May 4, 2011
Two notable new empirical pieces on sentencing realities via SSRN
Recently posted on SSRN are these two very different pieces making very different empirical claims about sentencing realities:
A Test of Racial Bias in Capital Sentencing by Alberto Alesina and Eliana La Ferrara
Abstract: This paper proposes a test of racial bias in capital sentencing based upon patterns of judicial errors in lower courts. We model the behavior of the trial court as minimizing a weighted sum of the probability of sentencing an innocent and that of letting a guilty defendant free. We define racial bias as a situation where the relative weight on the two types of errors is a function of defendant and/or victim race. The key prediction of the model is that if the court is unbiased, ex post the error rate should be independent of the combination of defendant and victim race. We test this prediction using an original dataset that contains the the race of the defendant and of the victim(s) for all capital appeals that became final between 1973 and 1995. We find robust evidence of bias against minority defendants who killed white victims: in Direct Appeal and Habeas Corpus the probability of error in these cases is 3 and 9 percentage points higher, respectively, than for minority defendants who killed minority victims.
Abstract: Increasing criminal sanctions may reduce crime through two primary mechanisms: deterrence and incapacitation. Disentangling their effects is crucial, since each mechanism has different implications for optimal policy setting. I use the introduction of state add-on gun laws, which enhance sentences for defendants possessing a firearm during the commission of a felony, to isolate the deterrent effect of incarceration. Defendants subject to add-ons would be incarcerated in the absence of the law change, so any short-term impact on crime can be attributed solely to deterrence. Using cross-state variation in the timing of law passage dates, I find that the average add-on gun law results in a roughly 5 percent decline in gun robberies within the first three years. This result is robust to a number of specification tests and does not appear to be associated with large spillovers to other types of crime.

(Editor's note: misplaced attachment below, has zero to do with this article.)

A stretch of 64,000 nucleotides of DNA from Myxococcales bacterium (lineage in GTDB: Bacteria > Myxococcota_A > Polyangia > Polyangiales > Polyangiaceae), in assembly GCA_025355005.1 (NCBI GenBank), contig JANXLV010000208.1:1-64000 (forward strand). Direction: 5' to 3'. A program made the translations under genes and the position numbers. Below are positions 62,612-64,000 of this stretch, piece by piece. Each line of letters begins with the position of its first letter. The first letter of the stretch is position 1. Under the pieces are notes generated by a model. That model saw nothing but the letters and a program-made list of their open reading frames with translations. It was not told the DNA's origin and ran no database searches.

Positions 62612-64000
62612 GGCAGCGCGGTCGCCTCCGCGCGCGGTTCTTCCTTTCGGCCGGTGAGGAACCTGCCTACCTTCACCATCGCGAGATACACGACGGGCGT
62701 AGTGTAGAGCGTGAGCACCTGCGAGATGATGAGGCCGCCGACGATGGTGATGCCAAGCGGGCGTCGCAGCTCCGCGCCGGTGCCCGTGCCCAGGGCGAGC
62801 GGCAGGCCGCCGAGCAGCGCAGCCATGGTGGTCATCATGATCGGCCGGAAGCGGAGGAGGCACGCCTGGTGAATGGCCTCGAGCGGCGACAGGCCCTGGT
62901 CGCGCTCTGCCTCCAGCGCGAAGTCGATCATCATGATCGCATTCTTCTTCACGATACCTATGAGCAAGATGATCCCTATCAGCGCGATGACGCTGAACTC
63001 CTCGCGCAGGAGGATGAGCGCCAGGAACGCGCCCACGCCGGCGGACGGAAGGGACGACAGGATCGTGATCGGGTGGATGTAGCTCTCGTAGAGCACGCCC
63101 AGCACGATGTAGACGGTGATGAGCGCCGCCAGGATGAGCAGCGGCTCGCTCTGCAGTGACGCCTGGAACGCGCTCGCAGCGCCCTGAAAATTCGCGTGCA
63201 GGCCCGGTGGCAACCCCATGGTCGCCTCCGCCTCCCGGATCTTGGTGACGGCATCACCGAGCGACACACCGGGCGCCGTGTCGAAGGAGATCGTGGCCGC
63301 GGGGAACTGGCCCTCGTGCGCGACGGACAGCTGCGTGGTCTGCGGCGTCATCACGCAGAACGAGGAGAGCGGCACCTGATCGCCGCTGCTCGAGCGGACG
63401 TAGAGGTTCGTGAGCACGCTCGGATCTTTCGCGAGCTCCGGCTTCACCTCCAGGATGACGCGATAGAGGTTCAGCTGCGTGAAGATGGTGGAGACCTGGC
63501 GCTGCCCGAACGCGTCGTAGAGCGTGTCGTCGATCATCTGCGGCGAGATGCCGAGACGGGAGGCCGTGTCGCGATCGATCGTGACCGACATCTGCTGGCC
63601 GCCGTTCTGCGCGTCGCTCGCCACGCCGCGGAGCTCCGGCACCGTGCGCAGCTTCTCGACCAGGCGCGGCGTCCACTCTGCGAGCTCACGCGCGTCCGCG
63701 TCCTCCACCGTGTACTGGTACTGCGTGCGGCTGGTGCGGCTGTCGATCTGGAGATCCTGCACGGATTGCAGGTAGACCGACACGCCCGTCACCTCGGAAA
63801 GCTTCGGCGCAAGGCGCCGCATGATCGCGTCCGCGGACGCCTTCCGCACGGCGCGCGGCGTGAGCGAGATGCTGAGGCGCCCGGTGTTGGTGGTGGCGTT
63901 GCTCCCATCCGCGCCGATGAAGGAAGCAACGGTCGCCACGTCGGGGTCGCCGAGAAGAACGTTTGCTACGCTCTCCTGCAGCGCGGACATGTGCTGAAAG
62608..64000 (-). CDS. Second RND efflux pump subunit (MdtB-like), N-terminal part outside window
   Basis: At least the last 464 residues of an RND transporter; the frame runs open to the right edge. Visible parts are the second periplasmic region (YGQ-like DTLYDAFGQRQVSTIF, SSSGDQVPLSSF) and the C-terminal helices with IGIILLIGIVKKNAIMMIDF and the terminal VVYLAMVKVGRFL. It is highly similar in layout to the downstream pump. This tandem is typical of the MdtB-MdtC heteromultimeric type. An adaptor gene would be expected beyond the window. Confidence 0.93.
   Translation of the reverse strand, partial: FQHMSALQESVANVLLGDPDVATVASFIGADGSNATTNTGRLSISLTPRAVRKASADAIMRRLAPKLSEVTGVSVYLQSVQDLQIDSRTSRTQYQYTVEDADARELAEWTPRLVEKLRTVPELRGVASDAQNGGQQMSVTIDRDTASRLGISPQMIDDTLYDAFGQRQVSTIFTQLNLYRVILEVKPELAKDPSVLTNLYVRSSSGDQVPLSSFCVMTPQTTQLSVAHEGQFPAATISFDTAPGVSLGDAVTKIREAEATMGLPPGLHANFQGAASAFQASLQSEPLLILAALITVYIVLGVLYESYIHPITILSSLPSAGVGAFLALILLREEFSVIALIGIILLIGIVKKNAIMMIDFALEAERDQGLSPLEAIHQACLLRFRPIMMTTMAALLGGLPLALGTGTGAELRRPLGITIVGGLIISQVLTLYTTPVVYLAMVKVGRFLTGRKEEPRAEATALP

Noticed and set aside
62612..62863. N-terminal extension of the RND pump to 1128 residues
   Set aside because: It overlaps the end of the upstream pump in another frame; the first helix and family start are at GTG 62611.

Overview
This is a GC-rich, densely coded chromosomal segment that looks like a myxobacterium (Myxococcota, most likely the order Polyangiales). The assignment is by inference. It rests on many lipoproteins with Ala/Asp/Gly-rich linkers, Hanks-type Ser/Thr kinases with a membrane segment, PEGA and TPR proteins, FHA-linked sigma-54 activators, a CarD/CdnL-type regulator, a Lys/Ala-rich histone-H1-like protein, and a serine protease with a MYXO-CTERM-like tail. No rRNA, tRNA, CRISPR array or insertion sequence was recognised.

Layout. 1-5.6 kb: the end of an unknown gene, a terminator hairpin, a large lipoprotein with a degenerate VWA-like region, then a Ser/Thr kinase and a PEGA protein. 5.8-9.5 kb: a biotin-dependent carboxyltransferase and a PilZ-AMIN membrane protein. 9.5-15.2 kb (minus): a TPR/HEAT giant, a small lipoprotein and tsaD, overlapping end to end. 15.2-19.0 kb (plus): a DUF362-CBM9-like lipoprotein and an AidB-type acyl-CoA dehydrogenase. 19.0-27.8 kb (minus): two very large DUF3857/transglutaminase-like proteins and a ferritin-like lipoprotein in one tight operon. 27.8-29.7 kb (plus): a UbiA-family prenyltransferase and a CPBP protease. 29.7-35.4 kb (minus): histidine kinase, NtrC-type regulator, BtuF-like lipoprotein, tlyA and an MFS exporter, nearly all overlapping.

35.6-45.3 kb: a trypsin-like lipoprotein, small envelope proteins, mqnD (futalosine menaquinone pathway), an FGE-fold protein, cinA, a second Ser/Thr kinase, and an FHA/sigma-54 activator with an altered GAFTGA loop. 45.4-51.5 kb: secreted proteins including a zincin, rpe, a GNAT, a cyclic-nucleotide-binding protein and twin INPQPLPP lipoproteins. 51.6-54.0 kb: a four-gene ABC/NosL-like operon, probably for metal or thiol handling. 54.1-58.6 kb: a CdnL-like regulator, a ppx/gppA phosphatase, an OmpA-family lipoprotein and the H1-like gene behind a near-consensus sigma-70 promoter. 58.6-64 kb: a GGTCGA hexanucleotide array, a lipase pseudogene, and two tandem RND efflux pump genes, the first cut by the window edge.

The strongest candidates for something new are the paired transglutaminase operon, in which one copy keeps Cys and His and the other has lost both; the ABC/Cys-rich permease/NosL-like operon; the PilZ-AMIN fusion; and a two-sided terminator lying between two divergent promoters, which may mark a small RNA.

May 4, 2011 at 04:49 PM | Permalink
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"The key prediction of the model is that if the court is unbiased, ex post the error rate should be independent of the combination of defendant and victim race."
An alternative explanation for a differential in reversal rate is that some courts bend over backwards to find a reversible error in black perpetrator-white victim cases.
Reversal rate is not necessarily error rate. A study that assumes a grant of relief represents an actual reversible error, especially in federal circuits divisible by three, begins with a flawed assumption.
Posted by: Kent Scheidegger | May 5, 2011 11:48:59 AM
I didn't read the Alesina/La Ferrara study. Anyone know whether they controlled for "knew the victim/was a stranger to the victim" from their consideration of whether race drove the outcome? My suspicion is that death sentences are more common when the victim was a stranger or relative stranger to the defendant, and I'll bet that the percentage of cross-racial killings that fit that description is at least slightly/somewhat higher than the percentage of same-race killings.
Posted by: guest | May 5, 2011 5:04:52 PM